Is it feasible to convert nitrogen to ammonia using water and light?
With international collaboration, scientists from China and Singapore have looked into the aspect of the state-of-the-art engineering of photocatalysts for the nitrogen (N2) fixation toward understanding the ammonia (NH3) synthesis. The work was recently reported by Dr. Wee-Jun Ong and co-workers in Materials Horizons, which is featured on the Inside Front Cover in Volume 5, Issue 1 in 2018.
(a) An overview of the N2 cycle and circulation of N2 in various forms. (b) Diagram of the state-of-the-art milestone in the development of photocatalysts for N2 fixation. Images adapted from Chen et al., Mater. Horiz., 2018, Advance Article with permission from The Royal Society of Chemistry.
N2 is one of the most abundant gases on the Earth, comprising 78% in our atmosphere. Nonetheless, N2 in the gaseous state cannot be effectively utilized by organisms. Therefore, N2 must be “fixed” to make it valuable by breaking the strong NN triple bonds to transform it into a form that can be consumed by plants, animals and human beings. Hitherto, two typical methods to realize the fixation of N2 are: (1) a natural and bacterial process, and (2) the Haber-Bosch process in industry. For the last 100 years, the N2 conversion has led to the commercial fertilizer production and sustained the food intake supply for the worldwide population. However, the Haber-Bosch process consumes high pressures and temperatures, hence demanding a huge quantity (~2%) of the fossil fuel source. Thus, it is envisaged that the alternative process, which utilizes nanomaterials to absorb photon to mimic the natural photosynthesis in green leaves, can act as a paradigm shift for fixing nitrogen.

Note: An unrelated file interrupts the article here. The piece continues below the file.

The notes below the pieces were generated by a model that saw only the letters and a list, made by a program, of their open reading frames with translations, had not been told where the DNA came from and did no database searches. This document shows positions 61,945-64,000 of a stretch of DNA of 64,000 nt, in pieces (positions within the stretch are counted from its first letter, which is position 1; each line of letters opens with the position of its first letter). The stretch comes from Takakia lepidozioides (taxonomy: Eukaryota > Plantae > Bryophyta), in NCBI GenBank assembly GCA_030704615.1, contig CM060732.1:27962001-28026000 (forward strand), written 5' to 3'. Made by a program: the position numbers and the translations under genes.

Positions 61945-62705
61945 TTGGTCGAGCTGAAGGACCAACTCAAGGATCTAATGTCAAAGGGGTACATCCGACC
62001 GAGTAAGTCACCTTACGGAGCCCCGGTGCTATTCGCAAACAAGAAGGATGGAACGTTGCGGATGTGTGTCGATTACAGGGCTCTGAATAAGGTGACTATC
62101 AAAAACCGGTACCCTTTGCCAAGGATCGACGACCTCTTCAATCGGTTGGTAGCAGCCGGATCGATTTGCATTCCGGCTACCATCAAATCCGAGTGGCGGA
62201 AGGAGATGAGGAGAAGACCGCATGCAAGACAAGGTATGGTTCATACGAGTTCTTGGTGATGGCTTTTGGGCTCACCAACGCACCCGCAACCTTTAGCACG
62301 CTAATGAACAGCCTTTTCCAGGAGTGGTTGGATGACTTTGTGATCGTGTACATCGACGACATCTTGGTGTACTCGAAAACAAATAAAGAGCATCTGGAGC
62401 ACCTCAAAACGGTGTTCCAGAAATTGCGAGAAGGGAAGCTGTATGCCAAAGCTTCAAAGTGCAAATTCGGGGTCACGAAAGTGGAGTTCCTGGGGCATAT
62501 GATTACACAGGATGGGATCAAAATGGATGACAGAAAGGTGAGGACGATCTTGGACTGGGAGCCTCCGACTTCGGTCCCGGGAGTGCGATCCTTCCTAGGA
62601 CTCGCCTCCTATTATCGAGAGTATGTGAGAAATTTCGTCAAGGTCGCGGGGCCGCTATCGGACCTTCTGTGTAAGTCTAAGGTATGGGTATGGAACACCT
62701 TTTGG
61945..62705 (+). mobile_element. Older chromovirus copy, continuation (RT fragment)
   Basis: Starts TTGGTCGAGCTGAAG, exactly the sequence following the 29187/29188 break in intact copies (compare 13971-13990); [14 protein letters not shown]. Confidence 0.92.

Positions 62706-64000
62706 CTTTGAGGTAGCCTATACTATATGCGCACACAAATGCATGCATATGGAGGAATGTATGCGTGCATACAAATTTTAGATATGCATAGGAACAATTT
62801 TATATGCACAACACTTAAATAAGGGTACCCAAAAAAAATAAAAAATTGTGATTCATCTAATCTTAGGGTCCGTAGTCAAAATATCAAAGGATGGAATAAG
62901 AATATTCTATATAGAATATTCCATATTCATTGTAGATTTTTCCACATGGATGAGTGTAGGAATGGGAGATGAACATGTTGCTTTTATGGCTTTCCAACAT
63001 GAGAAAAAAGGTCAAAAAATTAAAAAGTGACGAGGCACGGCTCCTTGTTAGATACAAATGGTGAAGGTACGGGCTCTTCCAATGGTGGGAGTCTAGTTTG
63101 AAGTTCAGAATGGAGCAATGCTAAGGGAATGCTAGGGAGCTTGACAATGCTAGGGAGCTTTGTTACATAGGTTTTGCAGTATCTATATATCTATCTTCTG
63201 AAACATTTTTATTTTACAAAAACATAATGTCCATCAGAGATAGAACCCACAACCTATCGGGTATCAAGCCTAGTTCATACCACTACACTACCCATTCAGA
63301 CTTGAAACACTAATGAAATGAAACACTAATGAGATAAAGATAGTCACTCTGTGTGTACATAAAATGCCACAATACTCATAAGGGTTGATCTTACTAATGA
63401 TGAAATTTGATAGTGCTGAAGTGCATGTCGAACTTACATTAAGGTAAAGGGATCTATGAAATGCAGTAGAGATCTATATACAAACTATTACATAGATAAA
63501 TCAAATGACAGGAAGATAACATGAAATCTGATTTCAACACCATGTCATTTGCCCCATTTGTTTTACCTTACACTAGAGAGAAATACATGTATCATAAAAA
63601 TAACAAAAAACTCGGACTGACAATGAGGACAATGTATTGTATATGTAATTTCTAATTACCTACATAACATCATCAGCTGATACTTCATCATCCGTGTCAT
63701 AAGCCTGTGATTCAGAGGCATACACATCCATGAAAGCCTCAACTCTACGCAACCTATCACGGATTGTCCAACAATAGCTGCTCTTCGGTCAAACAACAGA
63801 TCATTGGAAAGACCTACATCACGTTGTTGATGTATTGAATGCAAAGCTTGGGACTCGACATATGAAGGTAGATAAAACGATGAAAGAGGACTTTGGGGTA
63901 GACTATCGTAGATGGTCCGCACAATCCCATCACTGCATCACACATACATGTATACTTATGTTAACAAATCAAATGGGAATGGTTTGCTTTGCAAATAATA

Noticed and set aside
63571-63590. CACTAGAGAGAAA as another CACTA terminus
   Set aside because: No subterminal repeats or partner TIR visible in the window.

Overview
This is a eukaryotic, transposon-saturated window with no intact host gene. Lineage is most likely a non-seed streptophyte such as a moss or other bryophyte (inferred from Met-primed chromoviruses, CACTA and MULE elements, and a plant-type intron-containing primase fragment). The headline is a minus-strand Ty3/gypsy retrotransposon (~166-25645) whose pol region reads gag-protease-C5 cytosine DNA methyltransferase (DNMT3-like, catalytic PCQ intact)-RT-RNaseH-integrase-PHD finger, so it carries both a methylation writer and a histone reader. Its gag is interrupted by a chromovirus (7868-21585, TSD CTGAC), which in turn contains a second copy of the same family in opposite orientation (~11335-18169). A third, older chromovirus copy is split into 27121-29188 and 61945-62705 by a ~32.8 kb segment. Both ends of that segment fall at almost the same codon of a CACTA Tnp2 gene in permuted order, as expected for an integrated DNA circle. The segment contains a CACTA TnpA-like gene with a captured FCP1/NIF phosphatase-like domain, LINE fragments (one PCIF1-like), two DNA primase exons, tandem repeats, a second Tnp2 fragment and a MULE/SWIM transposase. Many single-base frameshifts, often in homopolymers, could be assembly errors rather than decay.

In this Review, the photo(electro)catalysts are classified based on the chemical compositions ranging from metal oxide to metal sulfide, bismuth oxyhalides, carbonaceous nanomaterials and other potential materials. The significance and relationship between the modification (e.g. nanoarchitecture design, crystal facet engineering, doping, and heterostructuring) and influences on the photo(electro)chemical activity of the catalysts are highlighted. Last but not least, to divert from the present laboratory-scale level to industrial applications, additional thoughts must be devoted to translating from academic research to practicality. How to amplify the yield of developed catalysts while preserving the intrinsic structures for the commercialization of “ammonia photosynthesis” is of universal challenge.
Wee-Jun Ong is a member of the Community Board for Materials Horizons. Currently, he works as a Staff Scientist in the Institute of Materials Research and Engineering (IMRE) at Agency for Science, Technology and Research (A*STAR) in Singapore. His research interests focus on photocatalytic, photoelectrochemical and electrochemical H2O splitting, CO2 reduction, N2 fixation and H2O2 production for energy conversion and storage via experimental and density functional theory (DFT) studies. At present, he also serves as the Associate Editor of Frontiers in Chemistry and Frontiers in Materials, and an Editorial Board Member of Scientific Reports, Nanotechnology and Nano Futures. Check out his personal research website here.